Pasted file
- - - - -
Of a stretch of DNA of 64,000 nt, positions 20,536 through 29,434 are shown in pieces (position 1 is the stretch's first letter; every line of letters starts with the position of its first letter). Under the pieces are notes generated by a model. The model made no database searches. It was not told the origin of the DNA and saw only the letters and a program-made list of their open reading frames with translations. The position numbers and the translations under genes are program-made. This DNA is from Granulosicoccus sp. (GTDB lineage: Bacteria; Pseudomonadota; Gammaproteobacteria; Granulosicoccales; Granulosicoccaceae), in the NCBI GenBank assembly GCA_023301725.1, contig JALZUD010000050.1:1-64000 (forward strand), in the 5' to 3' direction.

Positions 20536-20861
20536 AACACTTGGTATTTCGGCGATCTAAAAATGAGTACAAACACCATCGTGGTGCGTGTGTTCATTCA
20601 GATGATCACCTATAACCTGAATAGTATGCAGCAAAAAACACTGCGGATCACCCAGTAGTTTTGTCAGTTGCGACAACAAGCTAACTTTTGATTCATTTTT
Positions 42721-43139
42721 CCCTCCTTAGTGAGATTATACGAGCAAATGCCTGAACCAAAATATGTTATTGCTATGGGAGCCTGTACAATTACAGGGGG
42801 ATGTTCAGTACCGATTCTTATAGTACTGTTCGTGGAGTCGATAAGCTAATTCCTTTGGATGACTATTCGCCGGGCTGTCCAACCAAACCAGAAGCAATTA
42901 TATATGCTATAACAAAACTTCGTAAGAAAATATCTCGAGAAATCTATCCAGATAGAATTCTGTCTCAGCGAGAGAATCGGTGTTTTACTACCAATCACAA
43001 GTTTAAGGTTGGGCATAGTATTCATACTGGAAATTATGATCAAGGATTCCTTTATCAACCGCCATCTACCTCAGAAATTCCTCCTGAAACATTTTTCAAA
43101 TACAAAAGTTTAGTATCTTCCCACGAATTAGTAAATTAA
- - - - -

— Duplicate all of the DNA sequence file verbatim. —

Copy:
Of a stretch of DNA of 64,000 nt, positions 20,536 through 29,434 are shown in pieces (position 1 is the stretch's first letter; every line of letters starts with the position of its first letter). Under the pieces are notes generated by a model. The model made no database searches. It was not told the origin of the DNA and saw only the letters and a program-made list of their open reading frames with translations. The position numbers and the translations under genes are program-made. This DNA is from Granulosicoccus sp. (GTDB lineage: Bacteria; Pseudomonadota; Gammaproteobacteria; Granulosicoccales; Granulosicoccaceae), in the NCBI GenBank assembly GCA_023301725.1, contig JALZUD010000050.1:1-64000 (forward strand), in the 5' to 3' direction.

Positions 20536-20861
20536 AACACTTGGTATTTCGGCGATCTAAAAATGAGTACAAACACCATCGTGGTGCGTGTGTTCATTCA
20601 GATGATCACCTATAACCTGAATAGTATGCAGCAAAAAACACTGCGGATCACCCAGTAGTTTTGTCAGTTGCGACAACAAGCTAACTTTTGATTCATTTTT
Positions 42721-43139
42721 CCCTCCTTAGTGAGATTATACGAGCAAATGCCTGAACCAAAATATGTTATTGCTATGGGAGCCTGTACAATTACAGGGGG
42801 ATGTTCAGTACCGATTCTTATAGTACTGTTCGTGGAGTCGATAAGCTAATTCCTTTGGATGACTATTCGCCGGGCTGTCCAACCAAACCAGAAGCAATTA
42901 TATATGCTATAACAAAACTTCGTAAGAAAATATCTCGAGAAATCTATCCAGATAGAATTCTGTCTCAGCGAGAGAATCGGTGTTTTACTACCAATCACAA
43001 GTTTAAGGTTGGGCATAGTATTCATACTGGAAATTATGATCAAGGATTCCTTTATCAACCGCCATCTACCTCAGAAATTCCTCCTGAAACATTTTTCAAA
43101 TACAAAAGTTTAGTATCTTCCCACGAATTAGTAAATTAA